Jesus Thy Blood and Righteousness
Nicolaus L. von Zinzendorf (1700-1760)
Jesus, Thy blood and righteousness
My beauty are, my glorious dress;
’Midst flaming worlds, in these arrayed,
With joy shall I lift up my head.
Bold shall I stand in Thy great day;
For who aught to my charge shall lay?
Fully absolved through these I am
From sin and fear, from guilt and shame.
The holy, meek, unspotted Lamb,
Who from the Father’s bosom came,
Who died for me, e’en me to atone,
Now for my Lord and God I own.
Lord, I believe Thy precious blood,
Which, at the mercy seat of God,
Forever doth for sinners plead,
For me, e’en for my soul, was shed.
Lord, I believe were sinners more
Than sands upon the ocean shore,
Thou hast for all a ransom paid,
For all a full atonement made.
When from the dust of death I rise
To claim my mansion in the skies,
Ev’n then this shall be all my plea,
Jesus hath lived, hath died, for me.
This spotless robe the same appears,
When ruined nature sinks in years;
No age can change its glorious hue,
The robe of Christ is ever new.
Jesus, the endless praise to Thee,
Whose boundless mercy hath for me—
For me a full atonement made,
An everlasting ransom paid.
O let the dead now hear Thy voice;
Now bid Thy banished ones rejoice;
Their beauty this, their glorious dress,
Jesus, Thy blood and righteousness.
Translated by John Wesley (1703-1791)
Aren’t those lyrics fantastic? It’s called a “Hymn” . Yes – do you know that people get together and sing such things in Church? What’s that? Church? Well, it’s where people gather to worship. Worship ? Um… it’s sort of like celebrating the goodness of our creator, our sustainer, our Savior and God.
GOD? Well you could say He is…. OK never mind.
I need to talk about Imperial Count Von Zinzendorf now.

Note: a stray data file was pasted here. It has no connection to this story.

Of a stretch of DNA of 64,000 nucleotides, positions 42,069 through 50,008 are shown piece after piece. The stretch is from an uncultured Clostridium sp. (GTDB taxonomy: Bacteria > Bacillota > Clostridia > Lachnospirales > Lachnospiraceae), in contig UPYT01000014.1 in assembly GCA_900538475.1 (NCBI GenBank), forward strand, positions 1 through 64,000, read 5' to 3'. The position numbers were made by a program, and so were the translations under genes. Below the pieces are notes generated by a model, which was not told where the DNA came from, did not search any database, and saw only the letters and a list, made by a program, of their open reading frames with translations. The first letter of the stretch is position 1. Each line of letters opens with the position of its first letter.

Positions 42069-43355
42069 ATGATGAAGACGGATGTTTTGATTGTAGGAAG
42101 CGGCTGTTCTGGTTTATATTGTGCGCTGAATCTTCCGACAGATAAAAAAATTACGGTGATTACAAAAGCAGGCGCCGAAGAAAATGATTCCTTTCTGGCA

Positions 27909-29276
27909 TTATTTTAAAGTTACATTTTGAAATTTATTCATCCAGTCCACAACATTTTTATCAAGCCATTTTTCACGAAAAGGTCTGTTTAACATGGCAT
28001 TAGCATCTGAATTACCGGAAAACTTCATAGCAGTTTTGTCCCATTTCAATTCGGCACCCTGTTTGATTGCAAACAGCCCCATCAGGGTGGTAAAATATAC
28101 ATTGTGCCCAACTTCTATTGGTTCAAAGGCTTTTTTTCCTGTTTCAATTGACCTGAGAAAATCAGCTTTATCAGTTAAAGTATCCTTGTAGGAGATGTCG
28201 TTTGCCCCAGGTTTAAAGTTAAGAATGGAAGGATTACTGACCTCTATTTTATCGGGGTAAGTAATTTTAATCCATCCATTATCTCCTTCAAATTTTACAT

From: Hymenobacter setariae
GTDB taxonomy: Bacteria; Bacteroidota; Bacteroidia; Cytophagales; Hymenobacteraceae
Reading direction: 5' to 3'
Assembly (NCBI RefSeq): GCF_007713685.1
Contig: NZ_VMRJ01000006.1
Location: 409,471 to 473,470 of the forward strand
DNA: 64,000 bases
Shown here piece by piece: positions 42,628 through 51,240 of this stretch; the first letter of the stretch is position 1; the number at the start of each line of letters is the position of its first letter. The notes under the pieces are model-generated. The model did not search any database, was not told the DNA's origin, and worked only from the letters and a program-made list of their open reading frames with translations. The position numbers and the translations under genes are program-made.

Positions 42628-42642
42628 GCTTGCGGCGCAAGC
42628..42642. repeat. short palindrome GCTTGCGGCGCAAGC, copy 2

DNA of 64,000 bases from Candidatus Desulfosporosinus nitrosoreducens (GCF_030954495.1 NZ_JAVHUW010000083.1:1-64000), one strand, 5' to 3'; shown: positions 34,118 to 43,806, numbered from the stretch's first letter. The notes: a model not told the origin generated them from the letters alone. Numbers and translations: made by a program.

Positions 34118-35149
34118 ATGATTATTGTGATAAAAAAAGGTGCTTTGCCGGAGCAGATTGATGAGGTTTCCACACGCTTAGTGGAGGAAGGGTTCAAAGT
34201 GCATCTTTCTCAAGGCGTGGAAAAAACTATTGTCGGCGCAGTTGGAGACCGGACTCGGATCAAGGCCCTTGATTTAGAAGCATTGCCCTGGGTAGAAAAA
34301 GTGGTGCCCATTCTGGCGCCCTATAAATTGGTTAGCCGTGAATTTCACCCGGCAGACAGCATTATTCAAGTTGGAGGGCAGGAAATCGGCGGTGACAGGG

Nicolaus Von Zinzendorf wrote this beautiful hymn which Charles Wesley translated into English. Zinzendorf was a benefactor to the Moravian community and eventually joined them.
Upon completion of legal studies at Wittenberg, Zinzendorf took a post as Councilor to the Elector of Saxony. While serving in this position, he purchased a large estate and offered it for use as a home for religious refugees. The largest refugee group to settle on his estate was the Moravians, believers who traced their roots back to fifteenth-century followers of John Hus. The Moravians’ history was one of frequent persecution and ridicule because of their religious zeal and enthusiasm. Between 1722 and 1729, about 300 Moravians emigrated to Zinzendorf’s estate, establishing a religious community called Herrnhut. Zinzendorf himself became a Moravian minister and bishop.
Wesley met some Moravians on the boat returning to England from Georgia. He was challenged by the faith they displayed during rough seas, and it caused him to question his own religious profession. I learned today, however, that it was not always a love-feast between the Wesleyans and the Moravians.
Thank you Count Von Z. and Charles Wesley for bringing us this eternal poetry.